which came after the Batista coup in 1952.

                   "I didn’t like Batista or the Americans. I began working with the
                   underground. Along with José A. Fernández, I joined a group led by
                   Aureliano Sánchez Arango. They found a list and put me in prison on
                   the Isle of Pines in 1953, the same year that Fidel and his movement
                   attacked the Moncada Garrison.

                   In prison, I realized I had chosen the wrong group. There were some
                   very ambitious people in that group; they were dividing up the power
                   even before defeating Batista, and had relations with Batista’s
                   guards, which I didn’t like.

                   "When they sent Fidel’s group to the penitentiary, I was separated
                   from them and couldn’t make contact. We were released with the
                   amnesty, but we still had not met. It was through a friend of the
                   father of Jesús Montané, one of the Moncada assailants, that I came
                   closer to the July 26th Movement. Their link was Héctor Aldama.

                   "One day I was on my way to visit my girlfriend in the Pogolotti
                   district and was picked up by Batista’s police. They tortured me, hung
                   me by my testicles and left me unconscious in a deserted tenement
                   in Marianao [west of the capital]. I regained consciousness at Calixto
                   García Hospital. Dressed in a nurse’s uniform, Concha Chada, from
                   the July 26th Movement, cared for me. They moved me to the
                   house of athlete Alejandrina Herrera. In January 1956 I departed for

                   Once on Mexican soil, he was taken to María Antonia’s house. "I met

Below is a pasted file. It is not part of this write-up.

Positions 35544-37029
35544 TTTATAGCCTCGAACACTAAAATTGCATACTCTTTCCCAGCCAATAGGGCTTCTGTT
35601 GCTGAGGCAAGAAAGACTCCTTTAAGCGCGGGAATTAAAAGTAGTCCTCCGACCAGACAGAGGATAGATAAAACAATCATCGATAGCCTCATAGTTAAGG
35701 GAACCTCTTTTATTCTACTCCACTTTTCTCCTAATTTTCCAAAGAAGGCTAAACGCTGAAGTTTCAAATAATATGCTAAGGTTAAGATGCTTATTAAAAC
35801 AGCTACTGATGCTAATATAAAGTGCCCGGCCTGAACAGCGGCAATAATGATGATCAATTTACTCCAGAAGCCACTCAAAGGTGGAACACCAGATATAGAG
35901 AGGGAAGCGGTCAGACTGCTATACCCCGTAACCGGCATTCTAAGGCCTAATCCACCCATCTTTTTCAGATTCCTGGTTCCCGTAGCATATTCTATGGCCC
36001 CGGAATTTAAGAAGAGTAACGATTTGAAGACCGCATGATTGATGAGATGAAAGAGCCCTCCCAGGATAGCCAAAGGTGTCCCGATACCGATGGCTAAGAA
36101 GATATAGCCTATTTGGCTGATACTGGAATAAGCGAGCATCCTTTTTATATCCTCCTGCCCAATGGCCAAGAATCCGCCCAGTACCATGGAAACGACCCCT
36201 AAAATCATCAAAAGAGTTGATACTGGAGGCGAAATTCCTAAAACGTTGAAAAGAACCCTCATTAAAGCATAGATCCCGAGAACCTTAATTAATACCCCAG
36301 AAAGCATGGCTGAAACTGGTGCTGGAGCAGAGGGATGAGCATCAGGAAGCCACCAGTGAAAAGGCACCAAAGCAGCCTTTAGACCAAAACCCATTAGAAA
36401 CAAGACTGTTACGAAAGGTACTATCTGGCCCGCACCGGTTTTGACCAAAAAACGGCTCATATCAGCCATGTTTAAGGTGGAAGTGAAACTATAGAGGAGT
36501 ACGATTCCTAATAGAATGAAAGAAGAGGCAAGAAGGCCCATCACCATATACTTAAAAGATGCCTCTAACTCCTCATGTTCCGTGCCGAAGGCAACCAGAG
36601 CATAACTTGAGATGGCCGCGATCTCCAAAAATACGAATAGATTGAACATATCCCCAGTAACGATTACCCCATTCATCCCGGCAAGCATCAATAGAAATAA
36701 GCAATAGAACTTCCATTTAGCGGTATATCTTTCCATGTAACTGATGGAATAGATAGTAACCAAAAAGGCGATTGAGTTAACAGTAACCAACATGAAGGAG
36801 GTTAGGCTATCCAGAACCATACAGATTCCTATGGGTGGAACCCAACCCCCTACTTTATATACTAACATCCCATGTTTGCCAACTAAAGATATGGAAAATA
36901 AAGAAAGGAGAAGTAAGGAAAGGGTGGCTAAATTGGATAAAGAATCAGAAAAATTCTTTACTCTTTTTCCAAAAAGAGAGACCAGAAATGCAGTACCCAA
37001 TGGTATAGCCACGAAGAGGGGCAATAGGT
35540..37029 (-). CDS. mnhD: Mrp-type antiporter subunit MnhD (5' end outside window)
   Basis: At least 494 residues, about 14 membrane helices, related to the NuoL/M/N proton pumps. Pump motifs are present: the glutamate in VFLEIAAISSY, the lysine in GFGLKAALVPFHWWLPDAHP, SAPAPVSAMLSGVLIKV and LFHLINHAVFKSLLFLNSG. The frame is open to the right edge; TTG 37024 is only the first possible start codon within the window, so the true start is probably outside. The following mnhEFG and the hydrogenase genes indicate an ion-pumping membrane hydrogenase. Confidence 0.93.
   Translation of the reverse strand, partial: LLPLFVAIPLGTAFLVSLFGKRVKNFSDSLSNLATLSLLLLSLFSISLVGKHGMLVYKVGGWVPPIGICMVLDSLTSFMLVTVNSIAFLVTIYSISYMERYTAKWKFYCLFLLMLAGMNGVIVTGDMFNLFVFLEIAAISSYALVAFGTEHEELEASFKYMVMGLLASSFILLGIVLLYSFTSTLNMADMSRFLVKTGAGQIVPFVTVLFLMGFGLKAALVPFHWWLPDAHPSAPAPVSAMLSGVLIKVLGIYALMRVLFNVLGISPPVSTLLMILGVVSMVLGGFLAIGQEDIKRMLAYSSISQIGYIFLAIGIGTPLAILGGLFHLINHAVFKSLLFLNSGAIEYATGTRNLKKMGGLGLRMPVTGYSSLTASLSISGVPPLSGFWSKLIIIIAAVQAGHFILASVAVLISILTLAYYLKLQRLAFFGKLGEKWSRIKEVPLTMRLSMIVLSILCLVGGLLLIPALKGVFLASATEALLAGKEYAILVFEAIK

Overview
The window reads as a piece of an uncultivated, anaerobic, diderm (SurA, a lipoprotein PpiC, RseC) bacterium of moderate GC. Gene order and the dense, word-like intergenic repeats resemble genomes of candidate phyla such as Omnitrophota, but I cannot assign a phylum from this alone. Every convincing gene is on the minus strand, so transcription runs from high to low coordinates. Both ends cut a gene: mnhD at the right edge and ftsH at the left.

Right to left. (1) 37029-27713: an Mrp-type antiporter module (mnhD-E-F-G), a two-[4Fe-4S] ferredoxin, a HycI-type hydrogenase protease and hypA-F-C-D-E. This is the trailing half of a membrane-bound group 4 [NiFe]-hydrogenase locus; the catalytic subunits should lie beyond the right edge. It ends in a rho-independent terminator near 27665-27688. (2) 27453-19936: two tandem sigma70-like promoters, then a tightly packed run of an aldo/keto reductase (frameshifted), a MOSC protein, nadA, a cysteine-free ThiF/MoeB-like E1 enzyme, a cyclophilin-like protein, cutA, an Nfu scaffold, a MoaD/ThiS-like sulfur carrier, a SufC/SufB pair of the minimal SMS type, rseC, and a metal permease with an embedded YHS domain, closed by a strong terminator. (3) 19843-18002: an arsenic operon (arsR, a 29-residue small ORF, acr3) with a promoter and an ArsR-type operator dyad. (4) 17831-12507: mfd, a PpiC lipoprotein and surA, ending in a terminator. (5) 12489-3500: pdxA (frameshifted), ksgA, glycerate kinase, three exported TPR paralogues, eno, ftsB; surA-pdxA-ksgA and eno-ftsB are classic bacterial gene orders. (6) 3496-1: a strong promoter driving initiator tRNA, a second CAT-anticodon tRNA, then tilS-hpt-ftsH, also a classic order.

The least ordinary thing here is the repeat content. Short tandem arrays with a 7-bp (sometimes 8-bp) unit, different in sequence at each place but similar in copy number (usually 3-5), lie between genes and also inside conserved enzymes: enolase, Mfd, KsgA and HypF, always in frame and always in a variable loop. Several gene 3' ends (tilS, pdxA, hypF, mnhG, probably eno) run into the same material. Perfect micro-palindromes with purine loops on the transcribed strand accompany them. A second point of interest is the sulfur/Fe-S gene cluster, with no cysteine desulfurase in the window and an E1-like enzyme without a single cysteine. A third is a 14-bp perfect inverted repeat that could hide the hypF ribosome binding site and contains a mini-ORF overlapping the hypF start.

Fidel and began training, without knowing what type of mission it
                   would be, from January to November 1956, when we headed for
                   Cuba on the Granma cabin cruiser.


                   When Collado first saw the Granma on the banks of the Tuxpan, he
                   thought it would take about 25 passengers. "I liked the boat, but I
                   thought we were going to have a terrible journey, due to the excess
                   of people, 82 in all. Due to my background, they assigned me as
                   main helmsman, with Ramón Mejías from the Dominican Republic,
                   also known as Pichirilo, to relieve me.

                   "The first five days were terrible. There was tidal movement between
                   5 and 6. The excess weight helped prevent the cabin cruiser from
                   sinking. Without it, the force of the waves would have thrown us into
                   the ocean, but later it died down a little. On the seventh day.
                   something happened that has always stayed in my mind. Roberto
                   Roque fell overboard.

                   "The search began. Many believed that because of the state of the
                   waves and the weight of his clothes, he had drowned. The delay
                   compromised the mission, but Fidel said, ‘I won’t abandon any of my
                   comrades,’ and after a great effort, we found him in the dark.

                   "Fidel’s humanist position really impressed me. It’s the same one
                   he’s maintained throughout the Revolution. The same one he has
                   had in the case of Elián González and with the compatriots unjustly
                   imprisoned in Miami."

                   The Granma helmsman recalls the landing at Las Coloradas on
                   December 2, 1956. They knew about the uprising of Santiago de
                   Cuba, which, due to the delays, did not coincide with the arrival of
                   the expedition.

                   He would later return to the cabin cruiser when it was transferred to
                   Havana Bay on January 7, 1959, and he was given the responsibility
                   of guarding and preserving it, and he has continued in that position all
                   these years. He sailed around Cuba on the Granma, until it found its
                   permanent home at the Museum of the Revolution in 1976.

                   Captain Norberto Collado considers the Revolutionary Armed Forces
                   a school of humanism, discipline and maturity. At the age of 80, he
                   continues relating his story to the younger generations and to
                   numerous tourists.

                   As the emblematic captain of the cabin cruiser, he commented that
                   he didn’t take on the task because it was a military assignment, but
                   rather for more personal and intimate reasons.

                   "I’ve gained a lot of affection for it, but even more for the history it